Thursday, February 29, 2024

Ramallah, West Bank

ADMINISTRATOR SAMANTHA POWER: Good afternoon everybody. I am just wrapping up four days here on the ground, first in Jordan, in Israel, up against the Gaza crossing yesterday, and today in the West Bank. And I have heard, firsthand, from people whose lives have been affected by this war. And I want to begin today by addressing terrible reports that we have just seen of Gazan civilians being killed while trying to get desperately urgently needed food to feed themselves and their loved ones. The humanitarian situation in Gaza is catastrophic. 

Over the last few days, I've had the chance to spend time with humanitarian workers who have just come out of Gaza, with people whose family members are in Gaza. And the reports that I'm hearing from colleagues, many of whom I've worked with over many, several decades now –  in working in the humanitarian sphere – the reports of the situation on the ground are among the worst that I have heard about in my career. 

Water is so scarce that some people in Gaza are resorting to drinking saltwater. Food has been so scarce that some have resorted to cooking with animal feed and weeds. In the last week, after months of U.S. diplomacy to try to increase the flow of humanitarian assistance into Gaza, the average number of trucks getting in has been just 96. 96 trucks for a population of more than two million people. That is a fraction of what is needed. People are so desperate to feed their hungry – starving, in some cases – children. And we know from all over the world that when demand – for food, for water, for medicine – when demand so outpaces supply, we see desperation and we see chaos. And that is precisely why throughout my time here in the region, I have stressed again and again, the pain and desperation that Gazans are feeling and that it is absolutely essential that we dramatically increase the flow of assistance of humanitarian aid into Gaza, particularly to the north.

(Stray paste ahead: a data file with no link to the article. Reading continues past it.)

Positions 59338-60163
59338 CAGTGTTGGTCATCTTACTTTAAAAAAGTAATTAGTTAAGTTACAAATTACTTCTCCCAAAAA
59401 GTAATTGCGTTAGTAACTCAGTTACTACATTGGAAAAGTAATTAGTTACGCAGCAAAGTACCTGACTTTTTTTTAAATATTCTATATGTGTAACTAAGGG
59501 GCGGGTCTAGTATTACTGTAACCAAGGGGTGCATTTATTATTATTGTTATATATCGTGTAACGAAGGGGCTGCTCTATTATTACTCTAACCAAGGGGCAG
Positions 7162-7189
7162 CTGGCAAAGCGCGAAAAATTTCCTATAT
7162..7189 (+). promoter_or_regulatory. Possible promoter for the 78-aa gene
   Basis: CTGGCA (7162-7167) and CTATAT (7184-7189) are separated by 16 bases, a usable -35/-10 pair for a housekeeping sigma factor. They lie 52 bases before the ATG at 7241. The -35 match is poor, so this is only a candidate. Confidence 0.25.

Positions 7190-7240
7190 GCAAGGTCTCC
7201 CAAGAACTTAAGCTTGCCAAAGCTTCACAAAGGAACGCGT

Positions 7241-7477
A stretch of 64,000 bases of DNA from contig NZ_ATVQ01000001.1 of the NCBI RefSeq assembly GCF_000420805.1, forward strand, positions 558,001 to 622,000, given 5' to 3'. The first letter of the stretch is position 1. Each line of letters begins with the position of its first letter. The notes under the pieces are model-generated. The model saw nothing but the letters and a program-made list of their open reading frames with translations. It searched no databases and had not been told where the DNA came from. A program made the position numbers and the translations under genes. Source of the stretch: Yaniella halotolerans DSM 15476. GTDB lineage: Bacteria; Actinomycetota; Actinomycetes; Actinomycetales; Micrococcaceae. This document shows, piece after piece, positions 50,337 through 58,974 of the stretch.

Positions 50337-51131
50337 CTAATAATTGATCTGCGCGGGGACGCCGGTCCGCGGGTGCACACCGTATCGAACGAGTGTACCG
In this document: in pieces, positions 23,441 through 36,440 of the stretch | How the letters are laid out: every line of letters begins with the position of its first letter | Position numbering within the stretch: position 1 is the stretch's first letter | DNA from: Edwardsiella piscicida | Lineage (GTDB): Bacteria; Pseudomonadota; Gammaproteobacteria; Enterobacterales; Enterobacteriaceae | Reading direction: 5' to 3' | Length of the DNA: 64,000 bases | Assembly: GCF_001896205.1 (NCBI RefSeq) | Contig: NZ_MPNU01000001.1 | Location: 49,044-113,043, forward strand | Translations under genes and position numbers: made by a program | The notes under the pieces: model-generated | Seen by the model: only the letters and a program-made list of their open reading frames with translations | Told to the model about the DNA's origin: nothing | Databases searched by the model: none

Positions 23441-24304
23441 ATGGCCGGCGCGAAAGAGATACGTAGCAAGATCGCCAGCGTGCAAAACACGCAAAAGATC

And I want to be clear, this is not about increasing the number of trucks by five, by ten a day, it is about flooding the zone, about surging vast quantities of food, medicine, and shelter to the people who need it. It is about a sustained humanitarian pipeline, pipelines that reach civilians in desperate and growing need. 

As you've heard over these last months, every conversation that I, that Secretary Blinken, that President Biden, that all U.S. officials have had with our counterparts have stressed the importance of addressing this growing humanitarian crisis in Gaza. Israel must open new crossing points into Gaza, must ease customs restrictions that have commodities – like flour that could be reaching people in need, that could be increasing the amount of food available to civilians inside Gaza – sitting in ports, unable to clear customs. And I’ll come back to this – it is essential that the parties come together urgently to agree to an extended humanitarian pause in which assistance can flow into Gaza at scale and Israeli hostages, of course, can be reunited with their loved ones. 

Let me also say this about today's horrific events. We do not yet know the details of what transpired but what we do know for now is that civilians appear to have been injured and killed trying to get food for their severely malnourished children. That cannot happen. Civilians must be safe in being able to access humanitarian supplies for their loved ones. That is a core humanitarian imperative. And it is one that we advocate for everywhere in the world, and it is absolutely essential that that humanitarian imperative be respected in Gaza. 

I know investigations are underway to find out exactly, again, what happened today. But again, a core principle that applies everywhere USAID and our partners work around the world is that desperate civilians trying to feed their starving families should not be shot at. Getting more humanitarian assistance to the people of Gaza and making sure humanitarian workers can safely deliver it, as we saw today, is really a matter of life and death.